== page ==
“Ton Up! – Speed, Style and Cafe Racer Culture” at the Sturgis Buffalo ChipThe Sturgis Buffalo Chip announces the annual “Motorcycles as Art” exhibit titled “Ton Up! – Speed, Style and Cafe Racer Culture” taking place during the Sturgis Motorcycle Rally this summer, will focus on the origins and continued popularity of the Café Racer movement worldwide.
The exhibition will be open August 3 – 9, 2013, is located next to the east gate of the Buffalo Chip and offers free admission to the public and Buffalo Chip guests.Co-curators Michael Lichter and Paul d’Orléans have assembled a comprehensive display of 32 machines from 12 makes and 6 decades, plus never-published photography from the original café racing scene in 1960s England to the present, paintings by Triumph “resident artist” Conrad Leach, images from the Ace Café Collection, vintage leather “Rocker” jackets from the Lewis Leathers archive, the “One-Show” 21-helmets display of custom painted helmets, paintings by Andrea Chiaravalli and photography by Erick Runyon with other artists to be announced.The 30+ confirmed bikes for this exhibit include premium examples of 50s/60s Café Racers (Gold Star, Norvin, Triton, Dunstall, etc) from Herb Harris (Harris Vincent Gallery), Yoshi Kosaka (Garage Co), Mark Mederski (National Motorcycle Museum), Gordon McCall (Quail Motorsports Gathering), plus Willie G Davidson’s #0001 1977 XLCR, and machines from Alain Bernard, Arlen Ness, Bryan Fuller, Brian Klock, Dustin Kott, Giuseppe Carucci, Greg Hageman, Jason Michaels, Jay Hart, Jay LaRossa, Kevin Dunworth, Ray Drea (Harley-Davidson design director), Roland Sands, Skeeter Todd, Steve “Brew Dude” Garn, Steve “Carpy” Carpenter, Thor Drake, Vincent Prat (Southsiders MC) and Zach Ness.Included in the show are original or modified machines by BMW, BSA, Ducati, Honda, Harley Davidson, Moto Guzzi, Norton, Rickman, Triumph, Vincent and Yamaha.Each year, the “Motorcycles as Art” exhibition garners tremendous media coverage from around the globe, and thousands of enthusiasts in person. This year’s exhibition will get even more recognition as it will live on in the coffee-table book “Ton Up – Speed, Style and Cafe Racer Culture,” published by Motorbooks International.Michael Lichter will photograph all the motorcycles in his Sturgis studio for the book, which will also include the jackets, artwork, and photographs from the exhibit.Paul d’Orléans’ is writing a comprehensive history of the Café Racer movement for the book; from its deep origins in speed-modified road bikes from the ‘Teens, to the ‘classic’ period in England in the 1950s/60s, through its various resurrections in the 1970s, 80s, and especially, with the advent of Internet motorcycle blogs, TV shows, and ‘Café Racer’ magazines, the explosive popularity of the style in the 21st Century.The “Motorcycles as Art” exhibitions are hosted each year by the Legendary Buffalo Chip, this year celebrating its 32nd consecutive annual concert series, which attracts the music industry’s hottest stars to their famed camping resort every August during Sturgis Bike Week. “Ton Up! – Speed, Style and Cafe Racer Culture” sponsors include Hot Leathers and Keyboard Motorcycle Shipping.For additional information on the Buffalo Chip, click here.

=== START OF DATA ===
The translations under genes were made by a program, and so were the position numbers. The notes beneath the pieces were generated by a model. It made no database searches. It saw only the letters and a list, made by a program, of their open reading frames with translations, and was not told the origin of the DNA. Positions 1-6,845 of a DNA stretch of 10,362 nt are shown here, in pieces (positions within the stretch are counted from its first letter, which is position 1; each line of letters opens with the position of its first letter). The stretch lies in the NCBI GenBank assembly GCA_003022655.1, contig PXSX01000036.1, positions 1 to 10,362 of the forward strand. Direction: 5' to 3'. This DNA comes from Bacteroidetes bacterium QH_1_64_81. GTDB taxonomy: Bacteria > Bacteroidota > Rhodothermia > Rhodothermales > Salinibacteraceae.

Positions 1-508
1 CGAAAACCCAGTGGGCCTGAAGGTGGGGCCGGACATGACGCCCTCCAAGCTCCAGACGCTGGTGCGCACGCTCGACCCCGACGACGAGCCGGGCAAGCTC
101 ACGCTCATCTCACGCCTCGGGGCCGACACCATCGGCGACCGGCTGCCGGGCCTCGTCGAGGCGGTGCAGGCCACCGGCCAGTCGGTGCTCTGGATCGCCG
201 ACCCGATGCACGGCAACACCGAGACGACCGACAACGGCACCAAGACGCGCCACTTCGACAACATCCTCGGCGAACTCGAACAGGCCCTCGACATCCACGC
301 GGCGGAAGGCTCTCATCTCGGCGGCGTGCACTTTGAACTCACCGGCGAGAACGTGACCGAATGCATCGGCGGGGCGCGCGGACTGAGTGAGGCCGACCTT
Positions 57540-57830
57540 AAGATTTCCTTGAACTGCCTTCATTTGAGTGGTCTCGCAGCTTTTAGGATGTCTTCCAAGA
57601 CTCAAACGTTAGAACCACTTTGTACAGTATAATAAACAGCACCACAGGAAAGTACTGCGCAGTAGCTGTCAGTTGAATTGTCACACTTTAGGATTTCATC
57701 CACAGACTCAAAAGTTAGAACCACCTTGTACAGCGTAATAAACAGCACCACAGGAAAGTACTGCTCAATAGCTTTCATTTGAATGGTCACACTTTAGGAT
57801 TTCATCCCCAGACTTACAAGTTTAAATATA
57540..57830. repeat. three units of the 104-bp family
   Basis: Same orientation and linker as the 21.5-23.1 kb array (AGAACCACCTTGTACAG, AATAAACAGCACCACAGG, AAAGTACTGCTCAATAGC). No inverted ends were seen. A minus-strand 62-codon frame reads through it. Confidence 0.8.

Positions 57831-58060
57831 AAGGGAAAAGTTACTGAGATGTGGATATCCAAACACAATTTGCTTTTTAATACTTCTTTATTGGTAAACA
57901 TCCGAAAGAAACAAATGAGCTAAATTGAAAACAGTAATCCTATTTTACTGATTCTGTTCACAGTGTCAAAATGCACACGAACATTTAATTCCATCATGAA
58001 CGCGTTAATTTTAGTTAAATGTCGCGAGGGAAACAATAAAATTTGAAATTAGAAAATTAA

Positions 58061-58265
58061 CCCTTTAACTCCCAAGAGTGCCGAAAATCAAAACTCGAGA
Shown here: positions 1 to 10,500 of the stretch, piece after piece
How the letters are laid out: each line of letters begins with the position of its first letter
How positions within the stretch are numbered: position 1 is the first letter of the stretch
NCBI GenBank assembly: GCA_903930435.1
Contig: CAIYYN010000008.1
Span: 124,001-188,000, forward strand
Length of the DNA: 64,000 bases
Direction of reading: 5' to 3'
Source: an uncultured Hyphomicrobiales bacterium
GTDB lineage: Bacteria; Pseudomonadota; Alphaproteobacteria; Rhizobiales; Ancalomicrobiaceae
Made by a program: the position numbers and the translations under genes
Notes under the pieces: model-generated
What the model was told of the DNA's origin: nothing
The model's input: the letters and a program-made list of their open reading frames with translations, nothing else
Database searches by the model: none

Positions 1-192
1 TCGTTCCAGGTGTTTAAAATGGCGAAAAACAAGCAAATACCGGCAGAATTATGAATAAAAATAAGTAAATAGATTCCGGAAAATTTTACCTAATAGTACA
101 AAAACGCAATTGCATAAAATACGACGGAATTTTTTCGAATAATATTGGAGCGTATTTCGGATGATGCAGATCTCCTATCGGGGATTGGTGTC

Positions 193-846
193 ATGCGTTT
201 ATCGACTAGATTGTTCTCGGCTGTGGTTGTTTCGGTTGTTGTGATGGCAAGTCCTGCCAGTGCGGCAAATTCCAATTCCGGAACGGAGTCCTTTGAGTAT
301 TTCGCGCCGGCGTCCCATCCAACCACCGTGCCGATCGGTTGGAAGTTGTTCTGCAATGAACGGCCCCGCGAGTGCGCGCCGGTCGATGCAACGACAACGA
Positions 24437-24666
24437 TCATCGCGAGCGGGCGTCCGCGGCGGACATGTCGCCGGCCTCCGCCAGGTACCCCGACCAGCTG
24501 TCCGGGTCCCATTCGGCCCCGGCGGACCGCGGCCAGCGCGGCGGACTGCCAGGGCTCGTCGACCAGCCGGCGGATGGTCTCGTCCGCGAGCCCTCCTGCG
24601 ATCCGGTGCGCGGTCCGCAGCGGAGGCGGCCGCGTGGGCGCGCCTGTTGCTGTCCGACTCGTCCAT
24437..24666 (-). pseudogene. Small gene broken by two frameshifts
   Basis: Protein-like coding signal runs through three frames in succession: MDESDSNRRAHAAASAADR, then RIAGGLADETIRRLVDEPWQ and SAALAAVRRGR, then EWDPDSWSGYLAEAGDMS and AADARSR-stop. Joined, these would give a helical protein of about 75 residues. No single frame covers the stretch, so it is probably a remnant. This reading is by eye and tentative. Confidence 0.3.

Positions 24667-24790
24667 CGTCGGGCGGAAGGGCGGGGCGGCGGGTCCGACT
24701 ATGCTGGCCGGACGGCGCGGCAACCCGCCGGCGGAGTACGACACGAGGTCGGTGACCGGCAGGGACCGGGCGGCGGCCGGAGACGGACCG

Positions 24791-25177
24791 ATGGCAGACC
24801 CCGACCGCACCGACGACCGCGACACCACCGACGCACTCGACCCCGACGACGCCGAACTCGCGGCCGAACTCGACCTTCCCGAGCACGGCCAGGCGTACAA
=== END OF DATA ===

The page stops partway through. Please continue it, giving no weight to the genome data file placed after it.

Hello everyone and welcome once again to Ultimate Motorcycling’s weekly Podcast—Motos and Friends.
My name is Arthur Coldwells.
This week’s Podcast is brought to you by Yamaha motorcycles. Discover how the YZF-R7 provides the perfect balance of rider comfort and true supersport performance by checking it out at YamahaMotorsports.com, or see it for yourself at your local dealer.
This week’s episode features Senior Editor Nic de Sena’s impressions of the beautiful new Harley-Davidson Low Rider ST that is loosely based around the original FXRT Sport Glide from the 1980s. Hailing from The Golden State, these cult-status performance machines became known as West Coast style, with sportier suspension, increased horsepower, and niceties including creature comforts such as a tidy fairing and sporty luggage.
In past episodes you might have heard us mention my best friend, Daniel Schoenewald, and in the second segment I chat with him about some of the really special machines in his 170 or so—and growing—motorcycle collection. He’s always said to me that he doesn’t consider himself the owner, merely the curator of the motorcycles for the next generation.
Yet Daniel is not just a collector, but I can attest a really skilled rider. His bikes are not trailer queens, they’re ridden, and they’re ridden pretty hard. Actually, we have had many, many memorable rides on pretty much all of the machines in the collection at one time or another.
From all of us here at Ultimate Motorcycling, we hope you enjoy this episode!